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The Psychology of Crowds: Part 1

The Psychology of Crowds: Part 1

As I’ve mentioned in the past, my particular favourite area of psychology is social psychology. This looks at the effect of others on an individual’s behaviour, and today we’re going to examine how being within a crowd can affect our behaviour, for better or for worse. It may seem like we would act just the same as usual. I mean, we are the same person, but in fact the situation we are in, as has been discussed in previous articles, can have a massive effect on the way we act.

To begin with crowds are interesting, as the term describes a group that come together for a limited period of time but does not specify a precise number of people that make up the group. This suggests that the term in fact does not describe the actual physical properties of the group, but rather the psychological group mentality that comes when a crowd is formed. Some suggest the term implies a common purpose of the group’s members, whereby large groups of people only become crowds when they are united to achieve a goal. The nature of this goal is specific to various different types of crowd. Some crowds are predictable, being governed by a predetermined set of rules or code of conduct. This can result in a peaceful outcome, such as an orderly protest, but when the expected behaviour is still negative, aggressive outcomes can also result. For example, football hooligans will act aggressively because this is often deemed acceptable by society. The outcome can be even more violent when crowds behave unpredictably since they have no set of guidelines. An example of this is rioting and looting, where the police lose their power and so no one knows what is acceptable any more. This is known as a state of anomie.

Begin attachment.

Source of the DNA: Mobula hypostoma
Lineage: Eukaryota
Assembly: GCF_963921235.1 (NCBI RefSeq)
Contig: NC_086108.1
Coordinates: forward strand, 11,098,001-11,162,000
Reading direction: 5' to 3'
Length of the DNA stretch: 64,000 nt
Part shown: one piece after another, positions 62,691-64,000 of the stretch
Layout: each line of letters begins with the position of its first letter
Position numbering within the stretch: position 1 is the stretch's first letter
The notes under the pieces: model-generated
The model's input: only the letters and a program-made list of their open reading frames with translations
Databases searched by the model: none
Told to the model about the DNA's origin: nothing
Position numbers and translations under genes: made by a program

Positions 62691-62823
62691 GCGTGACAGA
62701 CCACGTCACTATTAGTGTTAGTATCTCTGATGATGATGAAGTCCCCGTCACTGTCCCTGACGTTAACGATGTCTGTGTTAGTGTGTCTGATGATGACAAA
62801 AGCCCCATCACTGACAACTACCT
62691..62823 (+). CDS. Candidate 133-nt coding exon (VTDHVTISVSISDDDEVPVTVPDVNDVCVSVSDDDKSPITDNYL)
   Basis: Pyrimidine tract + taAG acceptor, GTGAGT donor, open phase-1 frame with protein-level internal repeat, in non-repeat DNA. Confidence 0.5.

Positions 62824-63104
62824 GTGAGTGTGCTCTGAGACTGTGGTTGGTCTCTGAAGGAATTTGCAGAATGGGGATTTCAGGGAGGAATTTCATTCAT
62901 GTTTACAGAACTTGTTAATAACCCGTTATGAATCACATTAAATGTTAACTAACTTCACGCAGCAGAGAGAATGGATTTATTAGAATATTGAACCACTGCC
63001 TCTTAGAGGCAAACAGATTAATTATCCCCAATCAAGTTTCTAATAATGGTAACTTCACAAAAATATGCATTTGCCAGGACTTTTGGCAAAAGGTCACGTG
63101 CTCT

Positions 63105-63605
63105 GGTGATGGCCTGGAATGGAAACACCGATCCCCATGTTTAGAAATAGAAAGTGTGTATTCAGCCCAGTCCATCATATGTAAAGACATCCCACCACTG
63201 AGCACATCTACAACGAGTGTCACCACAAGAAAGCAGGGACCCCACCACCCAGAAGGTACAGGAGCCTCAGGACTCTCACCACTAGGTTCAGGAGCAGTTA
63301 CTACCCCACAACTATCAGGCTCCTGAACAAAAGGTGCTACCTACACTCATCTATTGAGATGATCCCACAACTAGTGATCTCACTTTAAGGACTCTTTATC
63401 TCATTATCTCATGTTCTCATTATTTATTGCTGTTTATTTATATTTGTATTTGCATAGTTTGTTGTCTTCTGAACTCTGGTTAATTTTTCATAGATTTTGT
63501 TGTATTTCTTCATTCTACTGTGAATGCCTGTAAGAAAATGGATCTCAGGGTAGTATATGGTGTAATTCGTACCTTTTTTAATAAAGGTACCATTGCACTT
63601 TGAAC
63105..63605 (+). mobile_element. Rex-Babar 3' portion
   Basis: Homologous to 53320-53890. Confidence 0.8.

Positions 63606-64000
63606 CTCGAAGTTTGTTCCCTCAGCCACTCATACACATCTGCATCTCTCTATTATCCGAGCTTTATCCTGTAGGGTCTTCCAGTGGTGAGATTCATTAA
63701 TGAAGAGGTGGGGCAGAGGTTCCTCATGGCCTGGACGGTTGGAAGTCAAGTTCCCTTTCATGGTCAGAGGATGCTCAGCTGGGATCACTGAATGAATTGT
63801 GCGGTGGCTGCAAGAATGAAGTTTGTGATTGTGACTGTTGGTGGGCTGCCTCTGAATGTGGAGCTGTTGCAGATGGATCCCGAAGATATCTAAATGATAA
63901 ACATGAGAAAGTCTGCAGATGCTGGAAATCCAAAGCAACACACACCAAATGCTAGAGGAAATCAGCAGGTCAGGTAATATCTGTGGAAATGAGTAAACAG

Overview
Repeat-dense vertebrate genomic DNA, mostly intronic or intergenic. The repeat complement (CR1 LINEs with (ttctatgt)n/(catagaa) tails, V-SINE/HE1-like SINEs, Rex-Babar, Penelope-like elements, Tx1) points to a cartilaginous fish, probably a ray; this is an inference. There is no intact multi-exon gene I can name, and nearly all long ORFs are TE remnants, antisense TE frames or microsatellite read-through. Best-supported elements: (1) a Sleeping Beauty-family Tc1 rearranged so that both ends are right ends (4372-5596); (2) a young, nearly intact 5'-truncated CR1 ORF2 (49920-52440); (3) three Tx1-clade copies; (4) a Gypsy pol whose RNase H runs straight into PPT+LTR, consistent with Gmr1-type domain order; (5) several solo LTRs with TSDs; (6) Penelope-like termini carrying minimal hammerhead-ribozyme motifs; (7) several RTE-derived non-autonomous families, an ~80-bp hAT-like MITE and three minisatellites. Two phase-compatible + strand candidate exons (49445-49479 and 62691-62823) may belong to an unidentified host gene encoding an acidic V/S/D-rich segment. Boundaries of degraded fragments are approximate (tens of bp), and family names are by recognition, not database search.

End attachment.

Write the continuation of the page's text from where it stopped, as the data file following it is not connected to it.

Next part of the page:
Originally it was believed that crowds had a primitive mentality where no codes apply, however it is now believed that well-defined codes do exist which limit the behaviour of members of the crowd. It was suggested by Le Bon that crowds have a mental unity, whereby members cease to act as individuals, instead acting as one single mind. Because the individuals are lost in the crowd, they are given an anonymity and lose their individual identities. This makes them suggestible to ‘social contagion’ and soon the behaviour of one will impact on all of the others. In the same way, often, but not always when we see others looking happy, we will adopt a happier persona ourselves. Indeed, it is true that the unified mind of individuals in crowds does not always result negatively. When crowds gather to mourn the death of a royal for example, it is always carried out very solemnly and respectfully. The fact that it is so hard to predict crowd behaviour has in the past resulted in disaster. A tragedy at Hillsborough football stadium led to the deaths of many as they were crushed by police barriers made to control them. This is thought to be down to an assumption made by the police that the crowd would be unreasonable and mob-like, when in fact, the situation could probably have resolved itself quite calmly.

It is for this reason that further research is necessary, as if we can better predict crowd behaviour, we can know how to react to it.  In my next article, we’ll look at some specific factors that have been discovered to affect the behaviour of individuals within a crowd.


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